To do it again though I’d have ditched the sportbikes and taken nothing but back roads at a sub-luminal pace. This is where the GT1000 thrives, throwing you 30 some years down a time tunnel to a time when bikes weren’t a matter of the latest electrickery, wind tunnel testing and a lust for power that makes most arms races look away with shame. Except the GT stops to take the best of modern fitments along the way.
The lone headlight has surprisingly good intensity and throw to it, and if needs-must you can adjust it on the fly… just reach over the bars. Twin chrome horns are two-tone and supply a shout out in marvelous harmony that belies the bike’s size. The classic rear lamp/indicators are easily visible, no wafty low output 70s’ bulbs here.
The Marelli fuel injection feeding the engine is crisp and smooth through 45 mm throttle bodies, replacing the ’72 Dell’Orto 32mm pumper carbs and their fiddly tuning.
Reliability? I’d be hard-pressed to hop on a 70s’ bike and ride 5000km with a toolkit consisting of an unidentifiable spanner thing, a loop of wire for locking your helmet and a Ducati kickstand plate… the last of which was optional. Nor could I find a place to stash spare parts and oil. It’s a good thing then that the GT’s engine is about as tried and true as they come, having been around in various incarnations for 16 years since it first powered the Sport 900.
The air-cooled twin-spark two-valve L-twin mill pumps out a claimed 92 hp @ 8000 with 9.3kgm of torque at 6000. Those figures may not seem big on paper, but remember this bike is a minimalist, claimed dry weight of 185 kg / 407 lbs, meaning it hoofs along quite nicely thank you. With lively shove starting at 3000rpm and the ability to cruise smooth and smart at a mile swallowing 5000rpm. By comparison to the good old days the Darmah 900, according to Cycle, turned out a mere 52.31 hp at 6500rpm and 45.44 lb-ft of torque at 3000rpm and the original ‘72 GT750 49.91 hp at 7000rpm and 43.22 lb-ft. There’s progress for you.
Some things don’t change; Cycle wrote, “ To call the Darmah’s powerband wide is practically understatement. It gives you the choice between two gears – sometimes three – for a given situation.” Pleasantly the shame holds true of today’s GT1000, the marvelously flexible L-twin feeling perfectly at home in these trappings.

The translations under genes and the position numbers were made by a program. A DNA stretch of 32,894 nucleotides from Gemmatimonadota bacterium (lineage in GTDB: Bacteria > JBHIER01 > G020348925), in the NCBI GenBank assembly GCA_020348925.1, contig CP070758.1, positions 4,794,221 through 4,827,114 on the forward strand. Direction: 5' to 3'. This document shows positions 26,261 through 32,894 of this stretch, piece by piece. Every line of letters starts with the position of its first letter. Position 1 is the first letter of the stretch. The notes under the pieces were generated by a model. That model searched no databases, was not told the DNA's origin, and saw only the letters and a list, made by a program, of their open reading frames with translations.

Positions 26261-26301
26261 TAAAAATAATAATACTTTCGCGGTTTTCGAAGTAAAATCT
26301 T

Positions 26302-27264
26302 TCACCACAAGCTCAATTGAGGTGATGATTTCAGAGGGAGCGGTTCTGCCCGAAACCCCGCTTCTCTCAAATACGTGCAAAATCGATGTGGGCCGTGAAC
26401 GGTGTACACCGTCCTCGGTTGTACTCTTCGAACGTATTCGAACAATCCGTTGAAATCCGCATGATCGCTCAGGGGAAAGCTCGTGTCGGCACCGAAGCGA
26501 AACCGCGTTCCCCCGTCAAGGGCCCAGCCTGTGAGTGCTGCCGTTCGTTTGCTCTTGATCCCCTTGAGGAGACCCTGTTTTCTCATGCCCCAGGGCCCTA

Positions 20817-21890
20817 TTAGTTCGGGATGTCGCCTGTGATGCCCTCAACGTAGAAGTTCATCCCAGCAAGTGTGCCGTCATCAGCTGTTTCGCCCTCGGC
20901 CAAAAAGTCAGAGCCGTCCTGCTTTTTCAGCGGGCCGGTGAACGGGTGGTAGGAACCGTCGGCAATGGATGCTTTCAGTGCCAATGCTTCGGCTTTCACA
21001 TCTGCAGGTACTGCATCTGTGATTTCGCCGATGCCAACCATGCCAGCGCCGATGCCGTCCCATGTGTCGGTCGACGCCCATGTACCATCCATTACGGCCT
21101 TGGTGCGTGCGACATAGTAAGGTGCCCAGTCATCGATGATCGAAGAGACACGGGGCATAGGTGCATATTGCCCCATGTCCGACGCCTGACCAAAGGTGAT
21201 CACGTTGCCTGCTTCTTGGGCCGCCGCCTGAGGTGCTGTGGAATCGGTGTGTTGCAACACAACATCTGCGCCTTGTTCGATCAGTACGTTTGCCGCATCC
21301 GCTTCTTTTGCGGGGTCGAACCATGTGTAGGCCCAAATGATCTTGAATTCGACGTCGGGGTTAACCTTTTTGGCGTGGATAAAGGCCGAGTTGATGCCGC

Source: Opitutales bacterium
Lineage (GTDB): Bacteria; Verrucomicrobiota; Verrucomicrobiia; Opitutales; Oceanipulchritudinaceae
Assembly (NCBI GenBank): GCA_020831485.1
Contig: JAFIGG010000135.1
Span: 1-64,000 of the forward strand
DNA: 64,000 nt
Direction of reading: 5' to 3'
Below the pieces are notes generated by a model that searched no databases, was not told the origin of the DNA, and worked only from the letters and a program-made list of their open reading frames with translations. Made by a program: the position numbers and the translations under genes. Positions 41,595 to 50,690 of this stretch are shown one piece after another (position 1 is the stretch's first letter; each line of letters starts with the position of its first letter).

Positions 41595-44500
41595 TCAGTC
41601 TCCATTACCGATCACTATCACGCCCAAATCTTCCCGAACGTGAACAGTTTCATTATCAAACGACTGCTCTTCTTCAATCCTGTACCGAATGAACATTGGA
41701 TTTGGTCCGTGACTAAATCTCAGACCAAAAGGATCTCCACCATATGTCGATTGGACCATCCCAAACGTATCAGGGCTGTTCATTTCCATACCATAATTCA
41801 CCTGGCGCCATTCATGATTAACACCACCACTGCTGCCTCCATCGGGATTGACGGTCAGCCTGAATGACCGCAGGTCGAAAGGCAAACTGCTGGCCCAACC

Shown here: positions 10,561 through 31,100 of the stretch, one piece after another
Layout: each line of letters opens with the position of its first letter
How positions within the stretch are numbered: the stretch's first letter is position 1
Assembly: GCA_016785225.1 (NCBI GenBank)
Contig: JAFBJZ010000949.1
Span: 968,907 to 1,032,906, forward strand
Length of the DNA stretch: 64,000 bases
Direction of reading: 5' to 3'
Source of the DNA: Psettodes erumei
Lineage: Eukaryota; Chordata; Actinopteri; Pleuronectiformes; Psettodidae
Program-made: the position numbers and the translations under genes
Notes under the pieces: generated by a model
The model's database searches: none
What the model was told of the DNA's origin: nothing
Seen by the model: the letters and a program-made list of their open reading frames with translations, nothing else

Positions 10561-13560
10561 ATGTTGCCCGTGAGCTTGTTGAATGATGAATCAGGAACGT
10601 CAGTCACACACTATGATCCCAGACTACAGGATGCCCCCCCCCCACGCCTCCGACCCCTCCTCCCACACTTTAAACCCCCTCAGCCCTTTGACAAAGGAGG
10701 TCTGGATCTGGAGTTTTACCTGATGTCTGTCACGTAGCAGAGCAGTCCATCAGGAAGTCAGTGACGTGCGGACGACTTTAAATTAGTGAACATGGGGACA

Feel like a top speed run? Flat to the tank the engine furiously turns the speedo to an orange-jumpsuit fast 190kph/119mph in short order. That might evoke a girlish titter from the sportbike set, but in the full gale blast alive to the world, real riders know it’s the experience not the speed and the GT1000 provides experience in spades.
Hauling you back down from speed are nicely modern floating 2-piston 2-pad calipers clenching the twin 320 mm semi-floating discs up front; the right lever’s power being exerted though steel braided lines. The feeling is good and not overpowering. I feel no inclination to complain about a lack of fidelity to the original GT750’s single cast iron front disc and one twin piston caliper. Out back with a 245 mm disc with 1-piston caliper to balancing the equation, you’ll not be missing a single leading shoe Grimeca rear drum brake. You’re bound to the road by 180/55-17 rear and 120/70-17 front Michelin Pilot Classics on glittering spoked, chromed steel rims – all the better to admire around town.
Which brings us to the city, an environment the GT1000 seems eminently suited to. Upright you see everything going on around you. The nippy handling, thank the leverage of those wide bars again, that did so well in the twisties translates to an ability to flit, filter and flick that Ducatista-urbanites will put to good use darting merrily though traffic. The torque-rich engine, providing pull from a mere 2000rpm, keeps shifting through the slick 6-speed transmission absolutely minimal – fine by me. The wet clutch, while lighter than its dry predecessor, can still be a traffic workout. More important is the underlying nature of the GT1000; a carefree attitude that makes even the sortie of Vancouver’s rush hour good fun.
At a relatively egalitarian $10,495 USD ($12,995 CND) the 2007 Ducati GT1000 is a lighthearted romp through time and the local roads. A standard, it’s not too much of any one thing, there’s visual charm, a beguiling engine, good handling, excellent comfort, a hint of romance, thankfully that’s all buttoned up in modern components and reliability. Out on the road the iPod has just served up Shirley Bassey, this time she’s singing “History Repeating” with the Propellerheads. It’s a catchy balance of the new and old, just like the GT1000.
Red or metallic grey—$10,495 USD ($12,995 CDN)
Black and cream—$10,795 USD ($13,495 CDN)